June Cover Story: Deep Tech
The hottest Southeast Asian startups in AI, Biotech, Blockchain and NewSpace. And why they make everyone else look boring.
Doug Parker, COO at nuTonomy PHOTO CREDIT: Joel Lim
Driving can be deadly. In 2017 the automotive sector saw 1.4 million deaths globally; while the commercial aviation sector saw zero. Part of the reason for the relative safety of the skies, according to evangelists of autonomous vehicles (AVs), is that people travel on planes operated by companies obliged to keep them safe. The operators try to ensure, among other things, that their vehicles are serviced and their pilots competent. Contrast that with automobiles: some 95% of road accidents are due to human error.
AVs will usher in a similar era of safety, says Doug Parker, COO at nuTonomy, an AV software firm currently conducting experiments in Boston, Las Vegas and Singapore.
All AVs must do three things: perceive the world; predict what will happen next; and perform the right action. For perception most AVs currently rely on a combination of cameras, radar and LIDAR, which uses reflections of laser light pulses to form a 3D representation of an area. “My feeling is that we’re going to replace each of those with systems that haven’t even been invented yet,” says Parker. “It is a space ripe for startups.”
Identifying non-standard objects, like flying plastic bags, has been one of the toughest challenges. “More importantly, what their intentions are,” says Parker.
Parker is a trained architect and former real estate developer. Born in Philadelphia, he later completed an MBA at INSEAD and then spent six years at McKinsey in Seattle, building up its product development practice in work with the civil aviation, aerospace and automobile industries.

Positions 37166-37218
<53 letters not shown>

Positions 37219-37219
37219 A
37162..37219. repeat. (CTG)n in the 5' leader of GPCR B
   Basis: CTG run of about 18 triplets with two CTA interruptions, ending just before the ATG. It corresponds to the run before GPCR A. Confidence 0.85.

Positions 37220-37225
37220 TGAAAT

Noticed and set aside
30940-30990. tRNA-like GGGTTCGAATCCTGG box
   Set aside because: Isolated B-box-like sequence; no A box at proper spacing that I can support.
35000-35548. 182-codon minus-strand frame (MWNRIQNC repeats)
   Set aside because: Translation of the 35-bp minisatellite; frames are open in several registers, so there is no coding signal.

To be sure, there is a blizzard of corporate activity in AVs, with traditional manufacturers like GM, new ones like Tesla, computer hardware firms like Nvidia, software firms like nuTonomy and ride-hailing firms like Uber piling in, forming a web of alliances. They are attracted to a mobility market that could be worth $7 trillion by 2050, according to Strategy Analytics, a consultancy.
Two aspects of nuTonomy differentiate it from the rest, says Parker. The first is the collaboration with its new parent company, Aptiv (a spinoff from Delphi), which acquired it for $450 million in 2017 (before which nuTonomy had raised $4 million in seed funding and $17 million in Series A). It represents a marriage of cutting-edge software with traditional hardware strengths—Delphi first put radars on Jaguars and school buses 20 years ago. “This is a chance for us to move from being a research project to really industrializing us,” he says.
The second is its decision, along with ride-hailing partners Grab and Lyft, to run pilots in three different cities—Boston, Las Vegas and Singapore—which will provide its machine learning systems experiential breadth (“Northeast, desert, tropics”). With the exception of Cruise Automation, which has been testing in San Francisco, all other AV firms are testing in suburban America, says Parker, where the road networks are wide and driver behavior more predictable.